Fine upheld for ‘faithless elector’

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OLYMPIA — Three so-called “faithless electors,” one of whom is a Warden native, had their $1,000 fines upheld by a judge on Friday after they previously decided not to vote for the Democratic Party’s presidential nominee during last year’s Electoral College.

Guerra v. Washington State stems from three Electoral College members from Washington, including Warden native Levi Guerra, violating state law after they chose to not vote for the Democratic Party’s presidential nominee, Hillary Clinton, in last December’s Electoral College vote.

State law requires presidential electors to sign a pledge to vote for their party’s nominee for both president and vice-president. All 12 of the electors for the Democratic Party signed the pledge, but the three electors, often referred to as “faithless electors,” involved in Guerra v. Washington State cast their votes for former Republican U.S. Secretary of State Colin Powell for president, not Clinton.

The votes were the first instance of a faithless elector in the state since Mike Padden, of Spokane Valley, who is now a state senator, voted for Ronald Reagan in 1976, as opposed to Gerald Ford, who carried the state in the election. In the current case, the three electors received $1,000 fines apiece for not voting in accordance with state law. The electors filed a lawsuit against the state in response, which was heard on Friday by Judge Carol Murphy. The electors’ case was argued by Equal Citizens founder Lawrence Lessig, who ran a short-ived campaign for president in 2015.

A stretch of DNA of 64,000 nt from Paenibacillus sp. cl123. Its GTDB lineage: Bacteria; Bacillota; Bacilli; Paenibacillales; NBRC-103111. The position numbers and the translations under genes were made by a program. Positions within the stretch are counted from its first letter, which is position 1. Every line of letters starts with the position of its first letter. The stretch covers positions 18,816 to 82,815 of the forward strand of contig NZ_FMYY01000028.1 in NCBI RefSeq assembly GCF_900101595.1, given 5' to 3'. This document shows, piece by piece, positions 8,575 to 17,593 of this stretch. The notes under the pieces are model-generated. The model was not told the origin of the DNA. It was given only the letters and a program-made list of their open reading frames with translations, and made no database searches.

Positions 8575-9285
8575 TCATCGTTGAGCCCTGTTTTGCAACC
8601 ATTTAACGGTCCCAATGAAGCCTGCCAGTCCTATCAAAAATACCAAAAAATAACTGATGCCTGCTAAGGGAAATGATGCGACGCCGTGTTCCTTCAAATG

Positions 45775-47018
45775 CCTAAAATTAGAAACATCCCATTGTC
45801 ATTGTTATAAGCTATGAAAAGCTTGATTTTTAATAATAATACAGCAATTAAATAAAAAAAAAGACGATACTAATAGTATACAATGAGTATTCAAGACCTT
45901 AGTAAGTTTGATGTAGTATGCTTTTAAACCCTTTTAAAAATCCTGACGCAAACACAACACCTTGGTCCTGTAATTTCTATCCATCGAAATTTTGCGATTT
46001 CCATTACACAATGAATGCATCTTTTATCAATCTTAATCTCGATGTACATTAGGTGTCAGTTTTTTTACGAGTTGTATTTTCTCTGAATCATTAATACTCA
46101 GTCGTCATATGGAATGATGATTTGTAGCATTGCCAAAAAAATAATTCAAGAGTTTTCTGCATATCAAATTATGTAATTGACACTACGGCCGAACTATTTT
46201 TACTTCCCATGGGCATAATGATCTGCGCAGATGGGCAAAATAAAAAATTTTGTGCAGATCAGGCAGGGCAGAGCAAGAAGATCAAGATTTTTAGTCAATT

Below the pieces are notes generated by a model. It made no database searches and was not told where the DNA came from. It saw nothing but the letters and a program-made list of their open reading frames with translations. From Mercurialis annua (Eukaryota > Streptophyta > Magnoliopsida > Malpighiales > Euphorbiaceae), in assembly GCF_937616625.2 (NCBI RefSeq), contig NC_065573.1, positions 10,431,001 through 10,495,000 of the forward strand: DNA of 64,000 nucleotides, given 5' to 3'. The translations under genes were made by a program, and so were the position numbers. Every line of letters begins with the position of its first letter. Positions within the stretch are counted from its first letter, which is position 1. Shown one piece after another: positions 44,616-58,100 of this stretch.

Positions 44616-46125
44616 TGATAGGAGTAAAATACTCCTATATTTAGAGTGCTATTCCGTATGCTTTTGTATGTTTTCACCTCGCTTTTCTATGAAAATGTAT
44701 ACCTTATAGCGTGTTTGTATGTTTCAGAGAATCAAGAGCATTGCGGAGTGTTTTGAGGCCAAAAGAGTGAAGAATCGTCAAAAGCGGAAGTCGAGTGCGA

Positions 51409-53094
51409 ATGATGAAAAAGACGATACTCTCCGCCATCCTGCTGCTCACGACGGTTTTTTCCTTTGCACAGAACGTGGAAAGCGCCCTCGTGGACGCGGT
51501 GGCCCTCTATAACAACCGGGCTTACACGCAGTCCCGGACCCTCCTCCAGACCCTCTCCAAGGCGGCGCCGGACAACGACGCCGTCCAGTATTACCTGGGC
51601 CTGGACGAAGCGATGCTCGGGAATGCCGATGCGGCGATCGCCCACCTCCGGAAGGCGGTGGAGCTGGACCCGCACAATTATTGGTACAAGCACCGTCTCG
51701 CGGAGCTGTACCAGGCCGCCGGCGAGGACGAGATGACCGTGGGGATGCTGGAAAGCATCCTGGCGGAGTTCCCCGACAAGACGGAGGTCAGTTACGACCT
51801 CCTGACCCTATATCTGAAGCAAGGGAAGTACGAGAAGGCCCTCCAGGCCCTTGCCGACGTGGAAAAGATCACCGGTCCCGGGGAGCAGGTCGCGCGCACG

“The electors argue that imposing the fines is unconstitutional because presidential electors have a constitutional right to cast their votes for whomever they choose,” reads a statement on Equal Citizens’ website.

After hearing legal arguments from both sides on Friday Murphy denied the electors’ appeal and upheld the $1,000 fines. Murphy ruled the electors did not meet their “burden” to show that the state’s law regarding electors is unconstitutional.

“We’re disappointed that the judge didn’t agree with us, and it’s unfortunate that she failed to offer a detailed explanation of just where our argument went wrong. But we always knew that this was just the first step, and this ruling does not alter our ultimate goal of taking this case up the Washington court system and then to the U.S. Supreme Court,” Equal Citizens attorney Jason Harrow stated.

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